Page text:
Kit: No. 72-003
Manufacturer: AML (Czech Republic), available from Squadron Mail Order, 1115 Crowley Drive, Carrollton, TX 75011-5010, &972-242-8663
Comments: Mixed media, 84 parts (50 injection-molded plastic, 6 vacuum-formed plastic, 26 photoetched brass, 2 printed paper), decals.
Pros: Interesting subject matter, photoetched details, recessed panel lines, spare vacuum-formed canopy
Cons: Confusing instructions, poor fit of some parts, drab choice of color/markings scheme.
North American's O-47 was the brainchild of J.H. "Dutch" Kindelberger, who went on to fame for designing the vaunted P-51 Mustang. While the O-47 was state-of-the-art when it first flew in 1935, the concept of dedicated observation planes was obsolete by the time World War II started. Still, the O-47 was used during WWII, notably by National Guard units patrolling for submarines off U.S. shores.
AML's O-47 is the first injection-molded kit of a pre-war observation type and makes a welcome addition to my collection. The plastic moldings feature fine recessed panel detail, a great engine, and enough interior detail to keep most modelers happy. This detail helps you to better understand how the crew worked in this airplane: The observer, seated in the middle of the long greenhouse canopy, could fold his seat down to enter the observation/camera bay in the belly. Both observer's seats, an aerial camera, bulkheads, control sticks, and seats for the pilot and gunner are provided. A two-layered photoetched instrument panel features gauge faces printed on white paper. The scarf-ring-mounted .30-caliber gun carries photoetched handles and ring-and-bead sight.
Two identical vacuum-formed canopies are provided (in case you mess up), and with careful trimming, the canopy fits well on the cockpit opening. Observation windows are also provided, but their shape is difficult to understand from the assembly instructions. The side-looking transparencies are bay windows that have sheet-metal fairings to streamline them into the wing roots. The kit parts are not well defined, so I cut them "fat" and repeatedly dry-fitted them to the openings and adjusted them with sanding sticks.
Assembly involves some special handling. First, you must remove all of the prominent ejector-pin stumps inside the fuselage halves. A rub-down on coarse sandpaper prepared the mating surfaces of all parts. With these preparations, the parts fit well.
The assembly of the cockpit also went well, but the diagrams in the instructions need careful study. The brace behind the pilot's station holds the radio compass and the wireless antennas. Two plastic "Vs" hold a platform, and you are supposed to add two pieces of .8mm stretched sprue to the structure; no lengths are given. After figuring out where they were supposed to go, I found they wouldn't fit, so I left them off. The exploded-view diagrams don't show how the finished assemblies should appear.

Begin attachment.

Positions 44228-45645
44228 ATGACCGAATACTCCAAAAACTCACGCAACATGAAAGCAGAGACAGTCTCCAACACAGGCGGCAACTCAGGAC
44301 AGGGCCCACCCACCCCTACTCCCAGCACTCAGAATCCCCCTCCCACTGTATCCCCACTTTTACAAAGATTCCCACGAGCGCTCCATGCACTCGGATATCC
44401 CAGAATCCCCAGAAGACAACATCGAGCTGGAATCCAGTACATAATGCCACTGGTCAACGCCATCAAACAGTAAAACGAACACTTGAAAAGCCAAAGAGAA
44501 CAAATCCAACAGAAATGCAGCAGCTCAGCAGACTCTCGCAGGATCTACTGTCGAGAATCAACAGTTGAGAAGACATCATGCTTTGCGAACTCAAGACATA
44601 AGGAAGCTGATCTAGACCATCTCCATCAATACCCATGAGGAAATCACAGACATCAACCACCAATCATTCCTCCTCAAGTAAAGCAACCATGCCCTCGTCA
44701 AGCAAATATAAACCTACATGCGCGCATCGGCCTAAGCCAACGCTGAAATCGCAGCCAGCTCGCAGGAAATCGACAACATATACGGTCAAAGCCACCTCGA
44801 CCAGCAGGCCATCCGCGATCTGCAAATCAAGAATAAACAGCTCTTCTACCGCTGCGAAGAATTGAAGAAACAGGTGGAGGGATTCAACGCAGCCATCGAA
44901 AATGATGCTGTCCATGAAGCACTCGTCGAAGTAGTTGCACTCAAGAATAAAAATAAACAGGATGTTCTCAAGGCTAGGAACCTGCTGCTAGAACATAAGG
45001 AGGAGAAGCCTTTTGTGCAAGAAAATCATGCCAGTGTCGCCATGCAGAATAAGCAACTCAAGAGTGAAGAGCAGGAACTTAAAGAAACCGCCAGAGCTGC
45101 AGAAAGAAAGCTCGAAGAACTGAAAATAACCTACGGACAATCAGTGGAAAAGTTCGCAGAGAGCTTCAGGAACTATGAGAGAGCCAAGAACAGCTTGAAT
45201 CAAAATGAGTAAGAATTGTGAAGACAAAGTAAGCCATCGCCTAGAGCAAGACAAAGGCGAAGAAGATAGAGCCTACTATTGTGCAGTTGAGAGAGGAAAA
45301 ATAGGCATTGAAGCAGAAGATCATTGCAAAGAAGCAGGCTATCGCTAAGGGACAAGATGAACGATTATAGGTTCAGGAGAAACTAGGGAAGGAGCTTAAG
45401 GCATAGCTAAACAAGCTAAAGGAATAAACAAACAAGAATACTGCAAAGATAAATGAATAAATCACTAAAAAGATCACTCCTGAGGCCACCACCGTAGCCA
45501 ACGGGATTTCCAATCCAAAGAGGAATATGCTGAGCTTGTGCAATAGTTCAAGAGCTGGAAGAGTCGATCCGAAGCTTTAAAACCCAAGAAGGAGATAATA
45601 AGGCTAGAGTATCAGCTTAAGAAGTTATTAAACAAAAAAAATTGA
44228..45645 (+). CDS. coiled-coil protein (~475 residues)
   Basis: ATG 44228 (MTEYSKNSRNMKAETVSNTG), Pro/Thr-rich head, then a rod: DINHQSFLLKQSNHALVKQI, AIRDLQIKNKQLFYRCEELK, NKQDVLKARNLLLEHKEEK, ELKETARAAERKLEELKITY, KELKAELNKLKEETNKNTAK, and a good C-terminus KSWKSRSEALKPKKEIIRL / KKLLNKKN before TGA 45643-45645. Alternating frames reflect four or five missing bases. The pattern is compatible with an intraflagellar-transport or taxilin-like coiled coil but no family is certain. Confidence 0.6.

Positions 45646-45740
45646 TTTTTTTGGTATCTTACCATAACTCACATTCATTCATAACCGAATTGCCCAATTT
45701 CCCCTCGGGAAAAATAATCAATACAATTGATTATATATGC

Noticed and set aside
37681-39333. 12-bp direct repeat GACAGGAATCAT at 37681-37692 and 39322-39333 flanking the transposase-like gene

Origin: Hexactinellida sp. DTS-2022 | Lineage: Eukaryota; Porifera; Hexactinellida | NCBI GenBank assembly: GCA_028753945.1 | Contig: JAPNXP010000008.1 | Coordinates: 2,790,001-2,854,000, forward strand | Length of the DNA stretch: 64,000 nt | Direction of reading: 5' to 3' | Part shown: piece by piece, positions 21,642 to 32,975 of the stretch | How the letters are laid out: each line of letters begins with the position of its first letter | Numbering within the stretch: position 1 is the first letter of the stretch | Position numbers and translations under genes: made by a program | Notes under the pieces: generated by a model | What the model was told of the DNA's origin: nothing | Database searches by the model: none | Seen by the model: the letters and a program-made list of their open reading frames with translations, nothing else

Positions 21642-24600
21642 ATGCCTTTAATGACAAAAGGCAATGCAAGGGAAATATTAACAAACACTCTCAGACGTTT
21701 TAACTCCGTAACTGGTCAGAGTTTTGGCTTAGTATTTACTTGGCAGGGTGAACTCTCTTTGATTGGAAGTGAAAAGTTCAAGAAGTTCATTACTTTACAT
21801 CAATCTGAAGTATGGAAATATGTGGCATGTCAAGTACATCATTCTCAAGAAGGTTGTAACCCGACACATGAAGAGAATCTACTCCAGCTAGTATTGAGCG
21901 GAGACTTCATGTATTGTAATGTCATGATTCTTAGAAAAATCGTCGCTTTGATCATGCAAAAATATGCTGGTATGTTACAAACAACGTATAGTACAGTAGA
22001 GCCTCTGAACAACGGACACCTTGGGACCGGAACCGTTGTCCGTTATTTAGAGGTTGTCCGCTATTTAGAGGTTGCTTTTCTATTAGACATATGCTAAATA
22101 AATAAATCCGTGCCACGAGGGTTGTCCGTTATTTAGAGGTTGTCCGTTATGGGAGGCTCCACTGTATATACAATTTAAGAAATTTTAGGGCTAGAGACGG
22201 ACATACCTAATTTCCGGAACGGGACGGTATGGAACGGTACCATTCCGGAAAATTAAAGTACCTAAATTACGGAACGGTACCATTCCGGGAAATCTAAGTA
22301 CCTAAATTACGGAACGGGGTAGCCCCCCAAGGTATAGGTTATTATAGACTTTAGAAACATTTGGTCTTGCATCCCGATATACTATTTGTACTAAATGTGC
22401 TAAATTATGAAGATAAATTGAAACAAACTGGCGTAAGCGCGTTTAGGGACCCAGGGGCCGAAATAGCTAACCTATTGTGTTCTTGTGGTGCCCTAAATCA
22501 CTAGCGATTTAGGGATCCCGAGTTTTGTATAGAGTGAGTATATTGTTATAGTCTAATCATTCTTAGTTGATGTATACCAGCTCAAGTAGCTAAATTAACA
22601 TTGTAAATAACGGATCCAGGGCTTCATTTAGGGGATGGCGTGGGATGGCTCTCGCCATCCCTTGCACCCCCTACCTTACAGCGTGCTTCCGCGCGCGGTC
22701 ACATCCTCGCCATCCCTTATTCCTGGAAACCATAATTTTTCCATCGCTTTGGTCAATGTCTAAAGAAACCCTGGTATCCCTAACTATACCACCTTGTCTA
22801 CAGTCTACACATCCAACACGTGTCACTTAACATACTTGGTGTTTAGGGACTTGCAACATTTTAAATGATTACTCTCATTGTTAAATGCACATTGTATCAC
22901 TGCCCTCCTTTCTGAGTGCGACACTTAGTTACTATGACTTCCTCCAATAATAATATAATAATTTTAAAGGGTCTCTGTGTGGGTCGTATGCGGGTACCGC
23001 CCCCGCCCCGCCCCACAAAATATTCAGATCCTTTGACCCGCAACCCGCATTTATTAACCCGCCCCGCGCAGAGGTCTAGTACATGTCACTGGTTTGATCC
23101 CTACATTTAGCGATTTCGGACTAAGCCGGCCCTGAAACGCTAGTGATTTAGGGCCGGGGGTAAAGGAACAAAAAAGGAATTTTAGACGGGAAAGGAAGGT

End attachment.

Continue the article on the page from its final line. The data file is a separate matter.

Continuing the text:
There are no tabs and slots to attach the wings to the fuselage, but carefully sanding the wing roots will allow the wings to fit flush with the flat mating surface on the fuselage. The landing gear struts are simple, and the interiors of the gear bays and doors have excellent detail. The strut mounting hole in the left wing is too far forward compared with the right, so I drilled a new shallow hole behind it.
The last assembly drawing is confusing. It includes the installation of . . . well, everything. Install all the big parts (wings, tails, engine, and cowl), then go through the diagram and check off each small part as you go. I never did figure out the correct aspect of the long exhaust pipe along the right side of the fuselage. Do the two small pins face inward (there are no holes for them)? Up? Down? I turned it all around, and it doesn't seem to fit in any direction.
Only one marking scheme is provided on the decal sheet: Olive Drab over Neutral Gray camouflage with simple insignias and tail number. I painted the model with Floquil enamels. The decals liked to stick and were difficult to move into position.
I spent 27 hours on my pot-bellied patrol plane, a little more than usual. The hardest part of the project is masking and painting the immense greenhouse canopy - aaargh! You'll need experience working with photoetched parts and refining fit to work on this O-47.
The finished model measures within a few scale inches of the data in Swanborough & Bowers' United States Military Aircraft Since 1908, but comparison with photos indicates the fuselage isn't deep enough and the canopy is too tall. Still, the unique shape and subject matter make it an eyecatcher.
- Paul Boyer